Schools get on a watch list when they receive a grade of D, F or a third consecutive C on the annual school progress reports. A school also gets flagged for early engagement when it receives a poor rating on its quality review, a qualitative evaluation of how well the school supports student achievement, or if it is listed as a low-performing “priority school” by the state education department.
To get off the list, the D.O.E. said, it applies other criteria. A school that earns the highest rating on its quality review, even if it receives a low progress report grade, would likely escape the early engagement list. Or if a school’s graduation rates or proficiency test scores were higher than the citywide average it would more likely be removed from the early engagement list.
If none of those criteria fall in the school’s favor and the city proposes it for closure, then the decision is explained in reports posted on the D.O.E. website.
“Every child deserves a great education, and the decision to phase out a school is one of the most difficult we make,” said Puglia.
Instances of Collaboration
Education officials said they only propose schools for phasing out or closure if they believe the school cannot turn around quickly. But many parent activists like Goldsmith said not enough schools were given a chance, or the resources, to do what they needed to do. Also, the community opposition to closure has to be coordinated and intense in order for it to work, leaving some communities more equipped to advocate for their schools than others.
P.S. 67 was an example where the D.O.E. listened to pleas from community members. It’s not the only one. City Council members and state legislators regularly have stepped in to fight for the schools in their districts.
“I try to go to the mat for any school in my district that is on the closure list because I don’t believe that the policy is correct,” said City Councilman Lew Fidler, who represents District 46 in Brooklyn. He fought for P.S. 114 Ryder Elementary in Canarsie when it was threatened with closure two years ago.
The school’s record of low-performance, Fidler said, was due to inaction by the D.O.E.
“The circumstances at 114 were so egregious. They had left a principal in the school despite the fact that parents and the teachers had asked D.O.E. to replace her,” Fidler said, citing poor budget management and the principal forgetting to schedule a graduation one year.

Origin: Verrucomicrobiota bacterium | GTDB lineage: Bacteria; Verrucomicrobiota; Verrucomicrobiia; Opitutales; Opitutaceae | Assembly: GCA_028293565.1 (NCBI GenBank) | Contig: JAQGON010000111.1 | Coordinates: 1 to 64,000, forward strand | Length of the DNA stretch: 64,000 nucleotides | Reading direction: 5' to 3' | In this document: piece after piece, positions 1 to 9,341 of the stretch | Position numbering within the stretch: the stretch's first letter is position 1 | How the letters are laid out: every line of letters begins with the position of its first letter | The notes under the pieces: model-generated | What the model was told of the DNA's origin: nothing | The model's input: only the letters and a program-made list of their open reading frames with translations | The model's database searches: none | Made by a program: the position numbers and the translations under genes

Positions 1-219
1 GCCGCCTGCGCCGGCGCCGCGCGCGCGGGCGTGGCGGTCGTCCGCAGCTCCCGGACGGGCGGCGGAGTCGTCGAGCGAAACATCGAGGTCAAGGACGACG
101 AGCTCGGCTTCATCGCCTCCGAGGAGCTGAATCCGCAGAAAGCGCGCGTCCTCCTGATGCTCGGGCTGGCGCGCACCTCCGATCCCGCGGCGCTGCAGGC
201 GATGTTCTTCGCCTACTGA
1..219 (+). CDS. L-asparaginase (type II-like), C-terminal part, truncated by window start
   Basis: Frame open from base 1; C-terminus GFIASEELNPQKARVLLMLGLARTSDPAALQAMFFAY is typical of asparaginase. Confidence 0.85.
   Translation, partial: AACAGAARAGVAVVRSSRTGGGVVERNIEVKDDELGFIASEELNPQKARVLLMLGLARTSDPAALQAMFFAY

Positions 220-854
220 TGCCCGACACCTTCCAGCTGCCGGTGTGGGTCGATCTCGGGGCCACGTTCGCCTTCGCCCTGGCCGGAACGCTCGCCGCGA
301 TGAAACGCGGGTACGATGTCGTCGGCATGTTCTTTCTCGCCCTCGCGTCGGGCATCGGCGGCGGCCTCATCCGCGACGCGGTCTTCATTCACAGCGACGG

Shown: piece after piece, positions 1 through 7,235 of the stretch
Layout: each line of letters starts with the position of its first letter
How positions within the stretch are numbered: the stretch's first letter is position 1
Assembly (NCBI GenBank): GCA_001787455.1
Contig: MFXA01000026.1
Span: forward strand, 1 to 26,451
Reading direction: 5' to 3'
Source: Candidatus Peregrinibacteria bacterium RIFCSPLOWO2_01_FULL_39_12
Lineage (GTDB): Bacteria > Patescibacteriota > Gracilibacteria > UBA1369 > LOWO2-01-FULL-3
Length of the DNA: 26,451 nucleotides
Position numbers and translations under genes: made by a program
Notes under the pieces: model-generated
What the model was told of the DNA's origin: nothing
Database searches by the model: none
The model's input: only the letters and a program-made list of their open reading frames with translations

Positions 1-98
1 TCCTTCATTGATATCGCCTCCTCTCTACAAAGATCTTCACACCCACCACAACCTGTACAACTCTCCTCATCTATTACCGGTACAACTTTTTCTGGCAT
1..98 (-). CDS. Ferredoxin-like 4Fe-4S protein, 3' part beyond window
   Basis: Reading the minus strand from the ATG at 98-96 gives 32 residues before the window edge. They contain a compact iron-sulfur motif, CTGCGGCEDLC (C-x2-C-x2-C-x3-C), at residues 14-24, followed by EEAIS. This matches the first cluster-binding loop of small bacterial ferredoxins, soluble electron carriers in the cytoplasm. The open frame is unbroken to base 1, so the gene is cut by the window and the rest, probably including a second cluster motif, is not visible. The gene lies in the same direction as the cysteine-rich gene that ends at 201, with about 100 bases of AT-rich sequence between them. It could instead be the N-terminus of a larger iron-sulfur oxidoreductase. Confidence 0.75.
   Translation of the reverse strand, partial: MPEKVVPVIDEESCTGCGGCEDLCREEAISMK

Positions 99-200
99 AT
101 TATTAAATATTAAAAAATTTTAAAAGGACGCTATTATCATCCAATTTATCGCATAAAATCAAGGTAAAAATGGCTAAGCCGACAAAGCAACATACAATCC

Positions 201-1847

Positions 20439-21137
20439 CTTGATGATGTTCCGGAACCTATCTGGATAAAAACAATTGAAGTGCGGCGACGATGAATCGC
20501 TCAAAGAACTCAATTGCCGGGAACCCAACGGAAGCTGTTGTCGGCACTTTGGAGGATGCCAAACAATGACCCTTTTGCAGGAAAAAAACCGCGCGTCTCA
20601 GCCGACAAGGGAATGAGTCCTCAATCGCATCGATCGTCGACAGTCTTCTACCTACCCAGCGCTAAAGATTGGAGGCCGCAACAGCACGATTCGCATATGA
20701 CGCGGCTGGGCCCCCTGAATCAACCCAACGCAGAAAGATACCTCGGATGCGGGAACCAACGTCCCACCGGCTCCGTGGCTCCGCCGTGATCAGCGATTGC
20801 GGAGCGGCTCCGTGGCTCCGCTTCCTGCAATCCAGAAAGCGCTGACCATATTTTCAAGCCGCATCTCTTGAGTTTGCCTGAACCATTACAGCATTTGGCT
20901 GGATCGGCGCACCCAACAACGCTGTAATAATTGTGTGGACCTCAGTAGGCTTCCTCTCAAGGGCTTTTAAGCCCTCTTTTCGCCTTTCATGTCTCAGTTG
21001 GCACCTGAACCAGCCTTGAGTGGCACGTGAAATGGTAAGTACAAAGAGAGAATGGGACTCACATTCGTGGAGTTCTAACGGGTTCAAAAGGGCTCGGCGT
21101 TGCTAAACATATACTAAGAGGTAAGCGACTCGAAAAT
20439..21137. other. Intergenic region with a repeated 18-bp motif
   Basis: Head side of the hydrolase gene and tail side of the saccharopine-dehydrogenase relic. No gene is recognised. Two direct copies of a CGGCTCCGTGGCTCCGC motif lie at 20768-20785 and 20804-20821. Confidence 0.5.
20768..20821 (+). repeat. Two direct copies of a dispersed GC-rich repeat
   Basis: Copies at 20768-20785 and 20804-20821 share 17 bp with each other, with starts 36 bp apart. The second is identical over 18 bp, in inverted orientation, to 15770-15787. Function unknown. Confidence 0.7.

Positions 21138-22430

Then-chancellor Cathie Black responded, Fidler said, and took responsibility for the poor administration. He gave credit to Shael Polakow-Suransky, the chief academic officer and deputy chancellor, for listening to teachers and parents. P.S. 114 was spared that year.
“It just shows that when people get together,” said Fidler, “the D.O.E. cooperates – and they have been cooperating at 114 – that you can turn around the school.” It is a better system, he said, than demoralizing faculty, staff and a neighborhood of parents to repair a school.
Clearly, collaboration with education officials has spared some schools from closure. Other examples include Assemblywoman Cathy Nolan’s support for her alma mater, Grover Cleveland High School in Queens, as well as Dewitt Clinton High School in the Bronx and Boys and Girls High School in Brooklyn, which both have strong alumni networks and deeply rooted community support.
Yet, it seems to some communities that each school is on its own fighting the same battles over again when the annual closure list comes out. Herbert H. Lehman High School in the Bronx was on this year’s list. Its story will sound familiar. Like P.S. 67, the school had a relatively new principal, Rose LoBianco, who started last year. Some of the school’s 3,000 students have been rallying around her.
LoBianco began implementing reforms and programmatic changes this past September, said Ubayed Muhith, a senior at Lehman and a member of the school’s leadership team. He said he does not understand why the D.O.E. would hire a new principal and not allow time for her changes to take hold.
Muhith started a Facebook page, Lehman United, to try to centralize support around the school, but has not been as successful as others during the early engagement process at organizing a rallying cry. He also said there is not a strong alumni network, like at Dewitt Clinton.
Kimberly Cionca, also a senior, said she viewed the school’s proposed phase-out as highly political, having more to do with Bloomberg’s record of closing large high schools. She made a video explaining her views for a student documentary contest for C-SPAN.
Lehman shares a building with two other schools, including a new high school, Westchester Square Academy which opened this school year with plans to expand. The D.O.E. said it already had plans for three more small schools in the building if Lehman’s closure is approved.